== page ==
Other initiatives are taking place in the middle and high schools. There, the district has eliminated “dead-end classes” that have less rigorous expectations to eliminate the chance that students will be put on a path of lower achievement because they are perceived as not being able to succeed in higher-level classes.
In the past, high school students were able to take classes such as general or consumer math. Now, all students are required to take algebra and geometry – or two credits of integrated mathematics, combining algebra, statistics and probability, geometry and trigonometry – in order to graduate.
One of the district’s more controversial efforts has been a move toward “heterogeneous” classes that include students of all achievement levels, eliminating classes that group students of similar achievement levels together.
Advocates of heterogeneous classes say students who are achieving at lower levels benefit from being in classes with their higher-achieving peers. But others say the needs of higher-achieving students aren’t met in such classes.
And in addition to what schools are already doing, Superintendent Art Rainwater said he would like to put learning coaches for math and reading in each of the district’s elementary schools to improve teachers’ ability to teach all students effectively.
The first part of Cullen’s series is here.
Earlier this semester, 60 MMSD students — including 29 from West HS — were named 2006 National Merit Semifinalists. In a 10/12/05 press release, MMSD Superintendent Art Rainwater said, “I am proud of the many staff members who taught and guided these students all the way from elementary school, and of this district’s overall guidance and focus that has led to these successes.”
A closer examination of the facts, however, reveals that only 12 (41%) of West High School’s 29 National Merit Semifinalists attended the Madison public schools continuously from first grade on (meaning that 59% received some portion of their K-8 schooling in either private schools or non-MMSD public schools). Here’s the raw data:
Doug Erickson, WI State Journal reporter, writes about Nuesstro Mundo, MMSD’s bi-lingual charter school – Two-language school is seen as muy bueno
Capital Times April 15, 2005
Full article at: http://www.madison.com/tct/mad/local//index.php?ntid=36209&nt_adsect=edit
Teachers fight possible bilingual education cuts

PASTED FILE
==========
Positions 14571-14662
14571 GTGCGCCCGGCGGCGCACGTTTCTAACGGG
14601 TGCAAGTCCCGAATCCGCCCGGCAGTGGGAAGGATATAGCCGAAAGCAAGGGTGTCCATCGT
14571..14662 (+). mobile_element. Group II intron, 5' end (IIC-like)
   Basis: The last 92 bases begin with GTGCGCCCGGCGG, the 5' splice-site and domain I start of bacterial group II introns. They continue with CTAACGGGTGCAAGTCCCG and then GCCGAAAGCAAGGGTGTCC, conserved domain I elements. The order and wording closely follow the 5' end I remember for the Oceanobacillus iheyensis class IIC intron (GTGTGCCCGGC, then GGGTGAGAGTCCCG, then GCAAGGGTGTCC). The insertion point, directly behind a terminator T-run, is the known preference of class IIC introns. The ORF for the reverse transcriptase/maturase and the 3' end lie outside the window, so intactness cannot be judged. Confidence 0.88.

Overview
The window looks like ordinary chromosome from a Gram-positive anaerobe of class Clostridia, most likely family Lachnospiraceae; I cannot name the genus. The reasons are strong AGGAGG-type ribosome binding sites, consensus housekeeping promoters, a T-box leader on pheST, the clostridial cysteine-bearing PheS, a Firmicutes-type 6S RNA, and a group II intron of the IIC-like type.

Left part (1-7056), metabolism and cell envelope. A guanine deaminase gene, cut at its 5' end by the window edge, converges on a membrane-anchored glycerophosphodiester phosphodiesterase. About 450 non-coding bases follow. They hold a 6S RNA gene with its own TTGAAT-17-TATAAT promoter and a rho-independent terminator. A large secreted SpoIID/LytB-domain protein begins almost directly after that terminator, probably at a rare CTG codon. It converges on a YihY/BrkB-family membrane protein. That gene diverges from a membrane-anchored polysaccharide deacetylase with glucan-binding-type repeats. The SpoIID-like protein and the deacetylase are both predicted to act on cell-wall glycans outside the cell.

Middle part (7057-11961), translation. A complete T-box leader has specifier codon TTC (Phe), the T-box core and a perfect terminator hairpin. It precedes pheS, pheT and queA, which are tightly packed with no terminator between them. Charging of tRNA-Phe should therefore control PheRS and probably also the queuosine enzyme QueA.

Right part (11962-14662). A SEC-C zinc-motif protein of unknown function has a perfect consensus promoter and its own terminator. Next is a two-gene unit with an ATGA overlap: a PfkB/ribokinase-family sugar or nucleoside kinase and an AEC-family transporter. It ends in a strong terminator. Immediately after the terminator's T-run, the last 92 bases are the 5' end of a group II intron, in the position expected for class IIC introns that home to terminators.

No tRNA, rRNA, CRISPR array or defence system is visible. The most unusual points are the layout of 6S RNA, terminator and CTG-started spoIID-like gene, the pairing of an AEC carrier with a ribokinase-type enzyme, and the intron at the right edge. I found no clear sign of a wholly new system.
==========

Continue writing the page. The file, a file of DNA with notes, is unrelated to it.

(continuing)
By Lee Sensenbrenner
April 15, 2005
Bilingual teachers who are helping students in the Madison Metropolitan School District to learn English are organizing against a proposed cut to their department.
Threatened with losing eight positions if a May 24 operating budget referendum for $7.4 million is unsuccessful, the teachers said in an open letter Thursday that the cut would take away much of their ability to help mainly Spanish speaking elementary students who are struggling to keep up.
As laid out in the administration’s $7.4 million list of proposed cuts, dropping 8.4 bilingual resource teachers would save $425,880. This would take away one of two teachers in the elementary classrooms where the positions would be lost.
ON a sultry night in late June, when the school term was nearly over, two dozen parents gathered in a church basement in Brooklyn to talk about what a waste the year had been. Immigrants from Mexico and the Dominican Republic, raising their children in the battered neighborhood of Bushwick, they were the people bilingual education supposedly serves. Instead, one after the other, they condemned a system that consigned their children to a linguistic ghetto, cut off from the United States of integration and upward mobility.
These parents were not gadflies and chronic complainers. Patient and quiet, the women clad in faded shifts, the men shod in oil-stained work boots, they exuded the aura of people reluctant to challenge authority, perhaps because they ascribed wisdom to people with titles, or perhaps because they feared retribution.